The Federal Democratic Republic of Ethiopia has recently introduced trade mark legislation to replace its quirky Cautionary Notice system.
This is positive news for Africa's second most populous country - it's ahead of Egypt and only behind Nigeria in this respect - and one of the world's fastest growing economies.
The country's coffee industry has made significant efforts around its brands - with the support of their IP Office - so it was important their own trade mark law was brought up-to-date.
During the Scramble for Africa in the late 19th Century, Ethiopia was one of only two African nations not to have been controlled by one of the European powers of the time. It retains pride with this fact and perhaps this explains why the new law, which is modern in the main, contains some quirks. A seven-year term of registration stands out. Perhaps they are conscious on losing out on renewal fees bearing in mind the old system established six-year terms, with short-form Cautionary Notices to be published in intervening two-year periods. It has also shown no enthusiasm for joining the Madrid Protocol club.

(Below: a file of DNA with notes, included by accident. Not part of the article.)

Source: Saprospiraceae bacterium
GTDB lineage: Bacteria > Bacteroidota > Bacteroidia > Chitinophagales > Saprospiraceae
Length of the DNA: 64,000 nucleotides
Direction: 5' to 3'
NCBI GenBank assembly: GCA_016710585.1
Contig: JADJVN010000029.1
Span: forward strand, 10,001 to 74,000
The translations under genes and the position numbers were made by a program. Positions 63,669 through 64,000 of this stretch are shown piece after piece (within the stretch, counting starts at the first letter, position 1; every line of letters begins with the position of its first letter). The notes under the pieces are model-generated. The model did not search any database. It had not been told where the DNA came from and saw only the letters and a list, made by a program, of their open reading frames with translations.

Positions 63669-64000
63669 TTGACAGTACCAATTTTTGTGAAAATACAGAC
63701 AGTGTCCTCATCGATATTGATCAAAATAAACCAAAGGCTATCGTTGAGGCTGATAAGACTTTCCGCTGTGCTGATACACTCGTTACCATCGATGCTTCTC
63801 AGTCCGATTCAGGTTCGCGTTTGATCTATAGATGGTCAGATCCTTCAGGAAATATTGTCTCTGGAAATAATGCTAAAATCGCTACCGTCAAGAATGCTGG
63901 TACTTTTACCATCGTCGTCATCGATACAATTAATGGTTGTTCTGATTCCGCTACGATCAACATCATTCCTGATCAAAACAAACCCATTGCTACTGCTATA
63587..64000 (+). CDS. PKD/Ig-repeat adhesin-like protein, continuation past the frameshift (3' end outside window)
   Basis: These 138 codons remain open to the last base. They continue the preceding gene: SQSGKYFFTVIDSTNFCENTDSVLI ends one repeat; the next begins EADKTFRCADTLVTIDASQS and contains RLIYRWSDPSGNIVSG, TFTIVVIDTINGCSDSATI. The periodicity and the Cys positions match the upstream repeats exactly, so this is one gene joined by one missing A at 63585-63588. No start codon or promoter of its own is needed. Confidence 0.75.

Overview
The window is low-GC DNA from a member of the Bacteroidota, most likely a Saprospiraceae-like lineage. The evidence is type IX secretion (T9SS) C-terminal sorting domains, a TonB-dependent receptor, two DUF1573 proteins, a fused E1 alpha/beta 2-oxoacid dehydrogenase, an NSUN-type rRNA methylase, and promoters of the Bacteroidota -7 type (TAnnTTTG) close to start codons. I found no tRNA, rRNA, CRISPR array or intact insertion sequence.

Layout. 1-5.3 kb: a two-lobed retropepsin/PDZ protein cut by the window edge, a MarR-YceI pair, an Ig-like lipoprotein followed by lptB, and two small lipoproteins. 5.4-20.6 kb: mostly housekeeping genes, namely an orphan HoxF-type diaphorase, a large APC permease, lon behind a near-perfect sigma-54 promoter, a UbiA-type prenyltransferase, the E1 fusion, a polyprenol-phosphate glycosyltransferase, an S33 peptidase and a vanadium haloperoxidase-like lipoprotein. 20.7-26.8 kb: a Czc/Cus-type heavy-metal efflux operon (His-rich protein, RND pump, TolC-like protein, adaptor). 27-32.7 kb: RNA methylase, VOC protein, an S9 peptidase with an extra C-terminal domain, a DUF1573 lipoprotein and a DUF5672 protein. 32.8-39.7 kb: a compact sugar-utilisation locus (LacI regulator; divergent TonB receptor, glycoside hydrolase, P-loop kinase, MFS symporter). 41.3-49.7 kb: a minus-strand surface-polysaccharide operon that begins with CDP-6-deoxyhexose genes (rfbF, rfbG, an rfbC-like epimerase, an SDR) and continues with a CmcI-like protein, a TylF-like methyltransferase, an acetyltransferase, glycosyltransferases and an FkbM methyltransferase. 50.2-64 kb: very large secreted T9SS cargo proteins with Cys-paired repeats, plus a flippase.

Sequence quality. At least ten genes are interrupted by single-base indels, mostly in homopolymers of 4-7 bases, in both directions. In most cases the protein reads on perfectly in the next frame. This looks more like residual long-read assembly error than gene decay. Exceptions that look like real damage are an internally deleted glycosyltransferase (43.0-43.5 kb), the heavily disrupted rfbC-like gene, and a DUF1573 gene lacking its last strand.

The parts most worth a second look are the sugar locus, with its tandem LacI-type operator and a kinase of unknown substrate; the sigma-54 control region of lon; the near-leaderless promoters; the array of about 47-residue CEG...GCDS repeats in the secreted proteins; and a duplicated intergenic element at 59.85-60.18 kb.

Certain bureaucratic elements are retained, namely, the need to submit a legalised Power of Attorney and a legalised "home" registration certificate. At least the latter requirement has been relaxed and a legalised Extract of the Commercial Register can be submitted as an alternative.
Well-known marks are recognised, priority can be claimed and registrations will be vulnerable to cancellation on the grounds of non-use if they are not used for a continuous period of three years.
There is an 18-month "sunrise" period in which owners of existing rights filed before 7 July 2006 can re-register their trade marks under the new law. The deadline in which to file these - and claim the filing dates of the existing rights - is informally set at 24 June 2014.
Applications filed after 7 July 2006 will be prosecuted under the new law. If they are already registered then it is possible to request fresh, updated Certificates of Registration and indeed it seems advisable to do this.
As is typical when a country introduces a new trade mark law there remain practical details that are unknown. Waiting to see how things will operate is not a bad idea, but I would recommend that trade mark owners with interests in Ethiopia should look to make their re-registration decisions shortly. This will give them plenty of time to collate all the necessary supporting documentation and file it with their applications. This will help avoid late filing expenses and also, perhaps more importantly, help the Ethiopian Intellectual Property Office remain organised and speed up registration times.